a feast to feed an army and lucky chicken no. 7

It doesn’t seem quite right to be talking about chicken during Eid but I often fail to get things quite right and I think I’d better get this recipe down before I forget it.

as usual: lots going on

I picked up this recipe last week in Morocco, but it’s hard to believe I’d never jotted it down before. I’d like to call it something like Jama3iyya Chicken* because it’s a recipe I’ve seen most at large meetings, trainings, or visits in the spaces of Moroccan community associations (jama3iyyat). It’s similar to your Moroccan chicken tagine, but pared down a bit, so if you have to cook for 40 people, and not in a fancy-wedding kind of way but in a working-lunch kind of way, you can do it and still serve your chicken in a tasty zesty sauce.

Jama3iyya Chicken

Adapted from the ladies in Idoukais

You’ll need:

However much chicken you need to feed however many people you’ve got
2-3 onions per chicken, sliced thinly
2-3 tomatoes per chicken, diced
Fake yellow food coloring (actually this is important)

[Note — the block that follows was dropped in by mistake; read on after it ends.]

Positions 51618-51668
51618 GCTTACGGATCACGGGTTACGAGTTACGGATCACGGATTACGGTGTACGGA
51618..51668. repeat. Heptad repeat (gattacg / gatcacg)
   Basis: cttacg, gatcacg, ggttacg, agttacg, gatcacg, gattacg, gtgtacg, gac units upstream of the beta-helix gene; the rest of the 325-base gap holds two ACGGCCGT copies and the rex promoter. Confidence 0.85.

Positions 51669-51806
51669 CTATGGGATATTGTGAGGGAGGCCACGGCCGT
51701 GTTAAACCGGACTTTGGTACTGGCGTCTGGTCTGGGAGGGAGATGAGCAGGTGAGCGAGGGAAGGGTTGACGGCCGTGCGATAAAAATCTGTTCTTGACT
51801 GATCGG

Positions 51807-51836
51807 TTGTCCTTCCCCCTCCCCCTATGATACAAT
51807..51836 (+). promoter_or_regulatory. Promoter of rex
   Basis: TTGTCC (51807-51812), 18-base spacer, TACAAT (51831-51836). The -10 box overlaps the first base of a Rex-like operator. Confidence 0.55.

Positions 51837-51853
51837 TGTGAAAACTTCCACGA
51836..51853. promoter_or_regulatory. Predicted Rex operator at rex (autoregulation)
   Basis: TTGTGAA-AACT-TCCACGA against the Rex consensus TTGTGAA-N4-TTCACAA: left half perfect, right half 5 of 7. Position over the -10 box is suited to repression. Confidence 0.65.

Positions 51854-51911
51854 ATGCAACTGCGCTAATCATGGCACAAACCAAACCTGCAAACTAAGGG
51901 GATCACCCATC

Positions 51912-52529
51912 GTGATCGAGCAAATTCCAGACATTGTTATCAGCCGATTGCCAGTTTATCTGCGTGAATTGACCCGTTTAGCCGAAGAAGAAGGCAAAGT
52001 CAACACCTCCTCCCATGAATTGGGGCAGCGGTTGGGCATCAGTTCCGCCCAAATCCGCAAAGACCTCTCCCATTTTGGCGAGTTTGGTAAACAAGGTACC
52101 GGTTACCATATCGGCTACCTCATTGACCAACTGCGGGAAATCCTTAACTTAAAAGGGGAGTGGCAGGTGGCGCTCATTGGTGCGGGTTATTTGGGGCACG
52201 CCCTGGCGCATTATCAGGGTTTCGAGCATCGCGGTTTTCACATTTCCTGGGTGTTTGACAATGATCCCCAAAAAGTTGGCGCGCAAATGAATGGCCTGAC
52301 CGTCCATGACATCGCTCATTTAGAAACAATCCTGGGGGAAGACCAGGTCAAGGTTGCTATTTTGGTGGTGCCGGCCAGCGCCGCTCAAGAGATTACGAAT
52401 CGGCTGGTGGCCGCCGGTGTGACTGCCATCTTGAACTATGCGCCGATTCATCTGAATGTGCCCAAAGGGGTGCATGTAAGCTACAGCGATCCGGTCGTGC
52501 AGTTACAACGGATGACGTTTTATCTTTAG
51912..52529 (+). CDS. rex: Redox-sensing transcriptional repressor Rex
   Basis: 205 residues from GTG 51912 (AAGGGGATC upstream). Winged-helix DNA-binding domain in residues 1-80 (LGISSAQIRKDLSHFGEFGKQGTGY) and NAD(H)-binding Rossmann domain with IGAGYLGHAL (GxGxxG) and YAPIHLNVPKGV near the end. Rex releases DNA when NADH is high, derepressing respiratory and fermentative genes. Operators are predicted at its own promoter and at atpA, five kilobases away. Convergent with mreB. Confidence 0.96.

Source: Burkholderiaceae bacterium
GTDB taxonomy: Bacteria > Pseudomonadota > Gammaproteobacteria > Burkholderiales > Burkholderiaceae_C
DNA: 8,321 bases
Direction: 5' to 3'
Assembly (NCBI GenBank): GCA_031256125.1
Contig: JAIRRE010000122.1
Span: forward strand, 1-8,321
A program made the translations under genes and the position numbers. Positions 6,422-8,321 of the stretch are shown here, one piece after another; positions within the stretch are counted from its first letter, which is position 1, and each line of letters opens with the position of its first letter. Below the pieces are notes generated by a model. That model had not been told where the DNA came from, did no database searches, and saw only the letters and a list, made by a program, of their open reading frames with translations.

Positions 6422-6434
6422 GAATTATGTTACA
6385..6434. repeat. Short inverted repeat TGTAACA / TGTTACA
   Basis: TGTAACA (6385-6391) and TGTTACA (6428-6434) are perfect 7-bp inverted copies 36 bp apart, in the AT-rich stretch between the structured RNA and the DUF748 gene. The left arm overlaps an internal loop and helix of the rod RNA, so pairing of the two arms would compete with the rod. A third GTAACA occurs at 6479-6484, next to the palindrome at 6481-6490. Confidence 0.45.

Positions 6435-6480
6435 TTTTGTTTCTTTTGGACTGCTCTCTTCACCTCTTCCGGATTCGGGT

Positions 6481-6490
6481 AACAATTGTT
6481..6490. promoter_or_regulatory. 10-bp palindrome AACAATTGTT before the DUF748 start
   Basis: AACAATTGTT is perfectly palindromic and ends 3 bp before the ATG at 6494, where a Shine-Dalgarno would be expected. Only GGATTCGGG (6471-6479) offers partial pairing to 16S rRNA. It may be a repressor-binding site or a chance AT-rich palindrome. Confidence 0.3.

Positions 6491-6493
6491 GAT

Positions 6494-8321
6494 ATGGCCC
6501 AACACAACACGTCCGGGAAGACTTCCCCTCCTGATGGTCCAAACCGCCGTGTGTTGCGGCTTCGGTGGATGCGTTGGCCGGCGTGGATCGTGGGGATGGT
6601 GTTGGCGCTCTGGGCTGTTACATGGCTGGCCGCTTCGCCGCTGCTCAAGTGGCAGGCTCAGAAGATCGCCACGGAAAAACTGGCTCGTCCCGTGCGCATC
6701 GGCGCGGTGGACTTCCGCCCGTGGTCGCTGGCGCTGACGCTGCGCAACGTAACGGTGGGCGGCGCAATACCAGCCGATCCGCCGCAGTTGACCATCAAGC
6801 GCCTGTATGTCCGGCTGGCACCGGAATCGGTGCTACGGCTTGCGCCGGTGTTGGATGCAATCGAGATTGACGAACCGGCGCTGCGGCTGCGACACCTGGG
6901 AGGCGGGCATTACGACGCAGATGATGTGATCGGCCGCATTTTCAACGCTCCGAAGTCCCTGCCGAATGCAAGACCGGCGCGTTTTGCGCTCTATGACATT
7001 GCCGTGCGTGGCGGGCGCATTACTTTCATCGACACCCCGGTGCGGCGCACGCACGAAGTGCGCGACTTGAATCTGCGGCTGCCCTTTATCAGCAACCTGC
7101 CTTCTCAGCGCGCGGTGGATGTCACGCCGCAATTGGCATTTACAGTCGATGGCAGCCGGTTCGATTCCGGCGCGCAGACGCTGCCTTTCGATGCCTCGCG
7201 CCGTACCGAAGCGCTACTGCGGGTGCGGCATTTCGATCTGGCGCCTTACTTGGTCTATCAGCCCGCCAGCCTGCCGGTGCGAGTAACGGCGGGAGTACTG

Cilantro, chopped
Green olives
A goodly amount of olive oil

chicken in action

Throw all of these things together in a pot. Cover everything with imik n waman (literally “a little water,” but really add enough so that the liquid comes halfway up the chicken but no more).

Cover and cook “till it’s done.” I’d use a meat thermometer to be safe but they say an hour or so, turning the chicken and adding water as needed.


That’s it.

You can now go feed the multitudes! Seriously, I’ve seen this done in enormous pots that fit many and multiple chickens. It always comes out beautifully.

i think the magic is in the yellow food coloring.

*The 3 is internet-code for the ᶜayn, an Arabic letter that you make by saying an “a” then squeezing the muscles in your throat. This is satisfying to do and I recommend it.

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